“Following Pucho is interesting, because he’s not a typical artist, he gets involved in everything. He has a very particular way of working. Plus, we’re very close friends. It’s been a relationship that has gone beyond work. There’s a freedom that allowed us to get involved when we saw that we needed more to the story. [We were able to] rejoice in the misfortunes that were good for the documentary’s story without feeling guilty.”
The border between reality and fiction was constantly crossed. At times, the film even gives off the impression that the tour was set up just to provide content. “Pucho got so involved that, sometimes, he would come and scold us for not having recorded something strange or interesting or dramatic that had happened. And — because we wanted it all — we have hours of footage of people taking PCR tests,” Bacana recalls. “They gave Rocío (Aguirre, a Chilean photographer and the current partner of C. Tangana) a camera so she could record me waking up. It pissed me off,” the rapper sighs. That shot, obviously, appears in the documentary.
“He likes big productions, he comes up big and knows what he has to do,” affirms Bacana, when asked about director C. Tangana. Does Pucho want to be like you? “Yes,” Bacana responds. “And we’re like him,” González concludes. The future of Little Spain includes integrating the most relevant musical artists of Tangana’s generation, while developing fiction projects and giving a twist to the music videos’ esthetics.
“I should be rich now.” In the studio’s makeup room, Pucho continues to think about everything. He says that he washes his hair with very little water and keeps expenses down. “Management isn’t my thing. I have vision and intuition to take risks. I tell my mother and the others on my team that what I’m proposing may seem like suicide, but it’s not, it’s a crazy investment that’s worth it. So far, things have turned out well for me.”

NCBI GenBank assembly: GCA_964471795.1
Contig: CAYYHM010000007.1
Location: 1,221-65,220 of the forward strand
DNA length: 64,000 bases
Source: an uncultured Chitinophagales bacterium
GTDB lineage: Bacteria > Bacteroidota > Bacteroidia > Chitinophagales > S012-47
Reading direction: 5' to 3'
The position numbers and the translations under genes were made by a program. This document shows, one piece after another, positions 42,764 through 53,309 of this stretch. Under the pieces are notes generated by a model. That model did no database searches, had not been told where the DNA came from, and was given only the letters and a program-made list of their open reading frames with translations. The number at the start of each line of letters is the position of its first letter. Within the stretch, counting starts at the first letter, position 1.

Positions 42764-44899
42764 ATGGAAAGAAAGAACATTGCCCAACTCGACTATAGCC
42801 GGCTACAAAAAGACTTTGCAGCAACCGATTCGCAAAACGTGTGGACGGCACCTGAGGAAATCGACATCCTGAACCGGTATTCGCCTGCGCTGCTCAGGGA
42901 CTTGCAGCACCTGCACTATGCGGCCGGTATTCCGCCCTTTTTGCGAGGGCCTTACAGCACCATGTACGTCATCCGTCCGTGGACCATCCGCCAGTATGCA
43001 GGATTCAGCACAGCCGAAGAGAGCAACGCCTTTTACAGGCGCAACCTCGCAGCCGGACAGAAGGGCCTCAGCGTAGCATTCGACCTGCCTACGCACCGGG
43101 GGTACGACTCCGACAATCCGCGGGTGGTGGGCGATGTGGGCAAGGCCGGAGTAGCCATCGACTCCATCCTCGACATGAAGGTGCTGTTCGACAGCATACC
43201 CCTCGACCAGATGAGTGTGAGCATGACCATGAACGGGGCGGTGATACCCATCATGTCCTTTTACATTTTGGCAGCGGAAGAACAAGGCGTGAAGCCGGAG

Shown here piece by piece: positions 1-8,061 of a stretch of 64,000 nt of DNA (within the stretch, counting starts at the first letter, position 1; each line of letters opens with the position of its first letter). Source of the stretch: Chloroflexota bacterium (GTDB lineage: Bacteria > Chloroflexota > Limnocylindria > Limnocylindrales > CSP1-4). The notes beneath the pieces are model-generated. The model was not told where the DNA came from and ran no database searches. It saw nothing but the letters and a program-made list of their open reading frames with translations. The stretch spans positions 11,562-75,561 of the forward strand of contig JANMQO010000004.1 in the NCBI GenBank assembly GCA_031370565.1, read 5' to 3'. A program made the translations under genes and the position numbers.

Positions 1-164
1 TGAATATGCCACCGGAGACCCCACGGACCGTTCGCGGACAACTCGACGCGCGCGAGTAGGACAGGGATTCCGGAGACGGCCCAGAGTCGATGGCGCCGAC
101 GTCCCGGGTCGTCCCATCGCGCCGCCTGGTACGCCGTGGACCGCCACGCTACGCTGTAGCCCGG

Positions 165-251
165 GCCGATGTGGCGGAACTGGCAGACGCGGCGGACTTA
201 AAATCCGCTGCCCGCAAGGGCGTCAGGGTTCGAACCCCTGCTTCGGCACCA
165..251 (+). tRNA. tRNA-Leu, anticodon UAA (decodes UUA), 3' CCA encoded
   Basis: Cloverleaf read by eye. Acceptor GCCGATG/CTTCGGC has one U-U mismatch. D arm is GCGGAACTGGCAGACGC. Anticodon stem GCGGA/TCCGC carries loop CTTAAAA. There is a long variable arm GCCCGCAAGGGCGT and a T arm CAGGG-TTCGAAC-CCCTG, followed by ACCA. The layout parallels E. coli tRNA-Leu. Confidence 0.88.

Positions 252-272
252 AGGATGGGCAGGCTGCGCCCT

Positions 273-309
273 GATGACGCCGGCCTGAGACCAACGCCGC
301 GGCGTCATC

“What I’ve done with El Madrileño is the most risky thing I’ve ever taken on in my life. When it was time for the tour and it was time to make money, I decided to turn the tour into an investment. Financially, it was a fiasco… but artistically, it’s the best thing I’ve ever done. I’m now in a position where I can work with whoever I want: the perception of me has changed, I feel proud. With a microphone, I could make people jump and scream and have a party. But that wasn’t art. My show is a strong artistic experience, like going to a play, a classical concert, or watching a movie. There’s something with cultural weight and influence — something that gets you excited,” he continues.
For someone who started this whole process without knowing how to sing, feeling insecure and somewhat misplaced, the final result seems satisfactory. And the way in which it has been managed — despite all the setbacks — has culminated in an artist who is still in pain, but who seems to have caught a glimpse of some inner peace. He won’t be moving to Miami: he’ll continue living at his house in Madrid, cooking fish and chatting for hours with his friends on the phone.
So, did the business dominate him? Or did he dominate the business? The answer will come in the next chapter of his career — whatever it’s called, whatever format it has.
Q. Given that you have star status, can you still be radical?
A. I think artists should do uncomfortable things. We shouldn’t go down the street bothering each other, but if someone is committed to creativity, they should bother you. Some say that the artist has to be an educator, an example, someone who must tell others how to behave. False. This was proposed before by the right and now by the left. And, of course, now those on the right believe they’re revolutionaries. They’re not. The artist shouldn’t be the guardian of any morality. I don’t believe in the artist who wants everyone to like him. That’s marketing.
Q. Should an artist take political sides?
A. Look, all I know is that when a journalist asks you about something political, it’s only to get you to repeat the statement that reaffirms their position, or the position of their outlet. That’s the way it is.
Q. Do interviews like these make sense to you? After all, if you want to say something, you already have your Instagram account.
A. The thing is that, deep down, I like to chat and see if [journalists] can take me to different places in the conversations. But it’s also true that the formats are now short and there’s no longer a pause [or time for] reflection.
Q. Does your future lie in Little Spain?
A. My future is absolutely linked to Little Spain. That’s a fact.